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This is how to grow your email list on Facebook

June 2 · Issue #4 · View online
Newspackr: For Media Makers
It’s the summer of social distancing, so let’s talk about social media.

Summer 2020
Summer 2020
In last month’s newsletter, I conducted an experiment:
I set up a Calendly and invited readers to grab one of eight half-hour slots on my calendar for a Zoom meeting — where they could tell me what their biggest challenges were, and I could offer my best quick, actionable advice on the spot.
I’ve got to say… it was a lot of fun! I learned a lot. And I hope the folks I talked to came away with some actionable ideas. (I know some did, because I’ve already seen them in practice!)
So, why would I do this experiment, a few asked.
One reason is because I set a New Year’s resolution to try new experiments professionally. (This newsletter is another one of those experiments.)
But at a more tactical/practical level, it’s good to hear from people in the trenches about what they’re working on, what they’re struggling with, what they’re seeing in their day-to-day.
It can be too easy to get focused on what you see in your own day-to-day. For me, this is what I’m working on daily as a media consultant:
  • Building writing teams for companies
  • Building email products for companies to drive revenue
  • Building growth strategies for companies to drive traffic and list growth
Working as a consultant lets me tackle novel problems on a daily basis — but rarely do I get insight into eight businesses in as many days.
What I saw was that while each company or individual has unique opportunities, a lot of the challenges are the same.
The opportunities are plentiful: Some have communities just waiting to be connected on a new platform; some have superfans just waiting to become members (paying or not), and some have readers just waiting to become subscribers.
The challenges, however, tend to cluster around one problem: growth.
I wrote last month about 5 ways to grow your email list.
But I want to drill down this month a bit more.
While clever growth tricks are great, what a lot of people need to appreciate is that there’s usually no way around the basic work of paid marketing — and, when it comes to building email lists, that’s usually going to mean Facebook and Instagram lead generation.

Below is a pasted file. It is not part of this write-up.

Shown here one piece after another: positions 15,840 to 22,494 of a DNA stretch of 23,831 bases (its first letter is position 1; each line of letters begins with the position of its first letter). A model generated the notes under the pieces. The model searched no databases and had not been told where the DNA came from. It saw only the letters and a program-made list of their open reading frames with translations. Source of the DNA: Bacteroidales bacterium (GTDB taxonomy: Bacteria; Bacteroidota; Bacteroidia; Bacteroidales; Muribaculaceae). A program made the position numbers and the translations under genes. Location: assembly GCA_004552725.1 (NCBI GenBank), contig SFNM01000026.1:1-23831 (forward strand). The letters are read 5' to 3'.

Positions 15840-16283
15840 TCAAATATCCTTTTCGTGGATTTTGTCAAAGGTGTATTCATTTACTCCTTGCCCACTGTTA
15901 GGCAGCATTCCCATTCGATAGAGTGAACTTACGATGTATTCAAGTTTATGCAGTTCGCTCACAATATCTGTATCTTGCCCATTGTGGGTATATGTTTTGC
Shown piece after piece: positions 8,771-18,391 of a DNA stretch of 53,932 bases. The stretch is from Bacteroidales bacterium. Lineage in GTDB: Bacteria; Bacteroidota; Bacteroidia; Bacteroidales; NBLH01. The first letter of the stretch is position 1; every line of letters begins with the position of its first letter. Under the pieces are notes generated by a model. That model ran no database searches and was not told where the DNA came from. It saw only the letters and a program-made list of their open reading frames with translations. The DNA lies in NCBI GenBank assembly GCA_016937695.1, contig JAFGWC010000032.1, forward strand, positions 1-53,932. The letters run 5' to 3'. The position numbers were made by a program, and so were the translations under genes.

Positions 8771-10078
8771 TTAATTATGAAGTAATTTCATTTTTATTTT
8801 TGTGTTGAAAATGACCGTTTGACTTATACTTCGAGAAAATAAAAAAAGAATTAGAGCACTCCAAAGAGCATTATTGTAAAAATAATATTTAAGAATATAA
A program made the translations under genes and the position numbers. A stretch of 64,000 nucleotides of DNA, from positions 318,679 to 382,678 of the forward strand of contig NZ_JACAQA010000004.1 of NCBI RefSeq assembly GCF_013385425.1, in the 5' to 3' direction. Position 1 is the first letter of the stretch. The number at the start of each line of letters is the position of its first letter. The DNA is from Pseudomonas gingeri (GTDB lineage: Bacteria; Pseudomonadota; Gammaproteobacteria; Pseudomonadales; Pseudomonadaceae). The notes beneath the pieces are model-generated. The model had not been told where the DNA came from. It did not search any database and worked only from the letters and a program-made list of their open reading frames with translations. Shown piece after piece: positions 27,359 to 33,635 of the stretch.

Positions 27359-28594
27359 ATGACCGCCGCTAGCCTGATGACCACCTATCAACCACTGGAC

For big businesses, you should probably outsource this work to an agency (in most cases, it will be cheaper than building an internal team). But for a lot of smaller operations (or sole operators) an agency may be impractical or too expensive.
Below, I get into some of the details about what you need to know to advertise on Facebook and Instagram if you’re running the ads yourself.
It’s not easy. But if you’re building a media business (or any business), getting familiar with the basics will pay major dividends down the road.
You never want to build your business to depend on Facebook; when they own your audience, they can also cut you off from your audience.
But if you can use Facebook to capture the emails of the people you want to reach — and to own your relationship with them — you’re building something that can last.
Which is what Montague Street Media is here to help you do…
6 keys to Facebook and Instagram advertising
If you want to own your audience, you’re going to need to find them first. For most media companies, that means building a substantial email list. Part of that process is about content. And part of it is about paid marketing. If you want to build an email list, especially as a small company or sole proprietor, you’re going to have to learn how to use Facebook and Instagram ads — which are both run on the Facebook ads platform.
If you’ve never used Facebook ads before, you’ll need to go read up on the basics. You can see how to set up a business account and get started here and here.
If you’re familiar with Facebook’s ad platform, though — or have experimented with a few ads for your newsletter or site — here’s what you need to know to up your game.
1) The platform will fight you every step of the way
Let’s get this out of the way: For a widely used product, it’s astonishing how poorly Facebook has designed its ad platform.
The UI is deeply unintuitive. It’s speed will make you feel like you’re back on a 1995 AOL dial-up account. It’s default settings for many ad options are borderline criminal.
(A skeptical mind might note that Facebook’s incentive is to have small-fry customers spend their money poorly and to use every opportunity along the way to get them to pay for junk impressions…)
This is particularly true for Facebook’s ‘Placement’ settings, which determine where your ad will be shown. The ‘Automatic’ placements are labelled ‘Recommended’ — that is, Facebook wants you to let it put your ads wherever it likes, including in Facebook’s right rail, in Facebook Marketplace, and in Facebook’s network of off-platform partners. For most use cases, these ad placements are garbage and will make it harder to track ad performance.
Here’s what you do: Override Facebook’s automatic placement settings and choose to only focus on the good stuff. That is: Facebook’s news and video feeds, Instagram’s feed, and Instagram stories.
For ideal campaign tracking, create a separate campaign for each channel (that is, have a Facebook campaign, an Instagram campaign, and an Instagram Stories campaign). That way, you can track which platform is best for finding your users, and you can tweak the message by platform as well.
Generally speaking, expect Instagram and Instagram Stories to be best for audiences under 30; Facebook should be best for audiences over 30.
2) For email signups, lead ads beat landing pages
If you’re looking to grow your email list, one of the first choices you’ll have to make is whether to use a landing page (a signup page hosted on your site) or native Facebook lead ads — where the user doesn’t leave Facebook and most of the information, such as name and email address, is pre-filled by Facebook.